Every once in a while, I spot the above symbol. It can usually be found in locations such as tai chi and qigong studios but was recently seen as an unrelated company’s logo.
Is there a connection with subtle energy? Let’s explore that.
Its earliest history includes ancient Chinese philosophical practices. Various depictions have been found on early divination objects used hundreds of years ago in the Eastern portion of our world.
Even in today’s time, those in the East who follow the “older” practices first identify where we are within the flow of change before offering an individual prediction.
What we now call the yin-yang symbol is a visual for energy interaction between two opposites. Although they appear to be opposing forces, neither can exist without the other.
It is a Symbol of Change.
They are complementary. Each creates – or leads – to the other.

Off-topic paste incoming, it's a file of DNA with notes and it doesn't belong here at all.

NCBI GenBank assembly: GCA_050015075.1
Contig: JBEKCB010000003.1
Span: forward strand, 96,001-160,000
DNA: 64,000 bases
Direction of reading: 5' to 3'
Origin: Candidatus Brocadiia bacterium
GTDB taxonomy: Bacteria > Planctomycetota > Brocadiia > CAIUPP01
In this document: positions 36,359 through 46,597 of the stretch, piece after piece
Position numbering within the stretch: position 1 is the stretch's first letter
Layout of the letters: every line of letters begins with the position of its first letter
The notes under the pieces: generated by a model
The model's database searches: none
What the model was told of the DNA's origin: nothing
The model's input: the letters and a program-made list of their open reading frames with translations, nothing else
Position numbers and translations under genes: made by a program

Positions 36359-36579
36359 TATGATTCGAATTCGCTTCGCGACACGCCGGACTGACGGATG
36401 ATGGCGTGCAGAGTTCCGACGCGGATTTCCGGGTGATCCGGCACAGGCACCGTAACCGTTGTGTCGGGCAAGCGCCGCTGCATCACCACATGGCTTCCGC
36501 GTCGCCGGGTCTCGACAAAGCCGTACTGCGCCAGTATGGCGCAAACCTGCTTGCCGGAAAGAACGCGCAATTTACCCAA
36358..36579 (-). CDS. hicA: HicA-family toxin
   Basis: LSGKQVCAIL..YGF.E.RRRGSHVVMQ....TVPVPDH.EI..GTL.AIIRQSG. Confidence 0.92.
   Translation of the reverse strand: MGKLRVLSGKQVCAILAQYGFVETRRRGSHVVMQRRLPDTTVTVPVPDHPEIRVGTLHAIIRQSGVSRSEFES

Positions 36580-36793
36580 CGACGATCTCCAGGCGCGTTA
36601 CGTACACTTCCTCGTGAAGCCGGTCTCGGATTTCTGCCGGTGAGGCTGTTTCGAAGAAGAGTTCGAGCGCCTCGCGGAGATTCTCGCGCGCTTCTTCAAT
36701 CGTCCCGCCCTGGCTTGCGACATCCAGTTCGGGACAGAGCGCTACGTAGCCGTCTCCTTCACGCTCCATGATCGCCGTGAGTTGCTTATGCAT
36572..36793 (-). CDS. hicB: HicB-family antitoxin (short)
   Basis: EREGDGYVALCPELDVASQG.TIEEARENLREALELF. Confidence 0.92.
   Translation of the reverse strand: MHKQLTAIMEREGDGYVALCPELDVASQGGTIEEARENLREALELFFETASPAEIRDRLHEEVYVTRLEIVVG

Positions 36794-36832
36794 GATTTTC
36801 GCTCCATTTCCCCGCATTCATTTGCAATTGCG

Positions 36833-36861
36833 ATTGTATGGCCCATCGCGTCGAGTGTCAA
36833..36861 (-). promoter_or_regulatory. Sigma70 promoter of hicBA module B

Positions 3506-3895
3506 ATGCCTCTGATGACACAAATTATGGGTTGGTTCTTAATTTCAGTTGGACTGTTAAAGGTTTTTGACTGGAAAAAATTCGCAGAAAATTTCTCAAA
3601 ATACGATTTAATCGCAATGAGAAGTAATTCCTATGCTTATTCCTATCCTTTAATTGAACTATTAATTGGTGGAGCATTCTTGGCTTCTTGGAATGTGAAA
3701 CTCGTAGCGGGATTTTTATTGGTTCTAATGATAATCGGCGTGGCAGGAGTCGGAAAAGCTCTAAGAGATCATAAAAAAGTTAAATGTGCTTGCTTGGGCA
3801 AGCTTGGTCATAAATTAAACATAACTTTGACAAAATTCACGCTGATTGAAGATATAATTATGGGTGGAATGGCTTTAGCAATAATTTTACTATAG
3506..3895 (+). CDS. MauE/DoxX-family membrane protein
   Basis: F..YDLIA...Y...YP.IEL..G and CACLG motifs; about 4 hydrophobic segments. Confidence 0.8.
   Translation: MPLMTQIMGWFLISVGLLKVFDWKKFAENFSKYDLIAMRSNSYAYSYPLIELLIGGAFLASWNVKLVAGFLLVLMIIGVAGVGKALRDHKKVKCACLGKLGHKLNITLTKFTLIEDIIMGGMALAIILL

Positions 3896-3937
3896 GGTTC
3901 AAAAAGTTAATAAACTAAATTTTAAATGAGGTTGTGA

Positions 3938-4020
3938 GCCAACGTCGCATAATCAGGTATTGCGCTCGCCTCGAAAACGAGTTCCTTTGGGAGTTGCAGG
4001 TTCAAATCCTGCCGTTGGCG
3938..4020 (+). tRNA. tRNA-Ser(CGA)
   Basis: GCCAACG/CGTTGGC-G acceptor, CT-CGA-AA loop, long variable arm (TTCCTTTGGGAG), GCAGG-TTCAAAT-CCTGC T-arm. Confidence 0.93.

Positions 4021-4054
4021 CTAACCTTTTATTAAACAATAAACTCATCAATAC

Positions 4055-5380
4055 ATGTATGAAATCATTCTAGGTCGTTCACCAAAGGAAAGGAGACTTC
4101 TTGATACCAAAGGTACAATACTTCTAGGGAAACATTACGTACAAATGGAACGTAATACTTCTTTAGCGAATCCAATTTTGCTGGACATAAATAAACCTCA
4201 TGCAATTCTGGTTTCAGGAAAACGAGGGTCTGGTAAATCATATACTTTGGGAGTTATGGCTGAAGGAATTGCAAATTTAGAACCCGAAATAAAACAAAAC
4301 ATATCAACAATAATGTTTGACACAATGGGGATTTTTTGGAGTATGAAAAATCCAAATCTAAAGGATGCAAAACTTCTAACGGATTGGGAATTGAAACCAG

The symbol’s darker portion represents yin, a quieter and more receptive force. It is equally important with the other.
Lighter coloration represents its opposite more active force called yang.
Inside the greater fullness of each color appears the other color as a small dot. For example, the largest section of light color (yang) holds the beginning of the darker yin, and vice versa.
They are balanced but continually moving and flowing.
We can all relate to the change of seasonal energy in both Mother Nature and in ourselves.
Vibrant Summer with its growth and activity is yang. Our own energy has also risen from the core of our physical bodies and has moved outward. In our symbol, Summer is yang.
But as Summer’s peak winds down, our growing season also slows. Like Nature, our physical subtle energy is moving inward.
Using our symbol, you can see the darker dot of quieter yin appearing inside the lighter full yang. Yin gradually increases as the yang energy decreases.
Change is continual.
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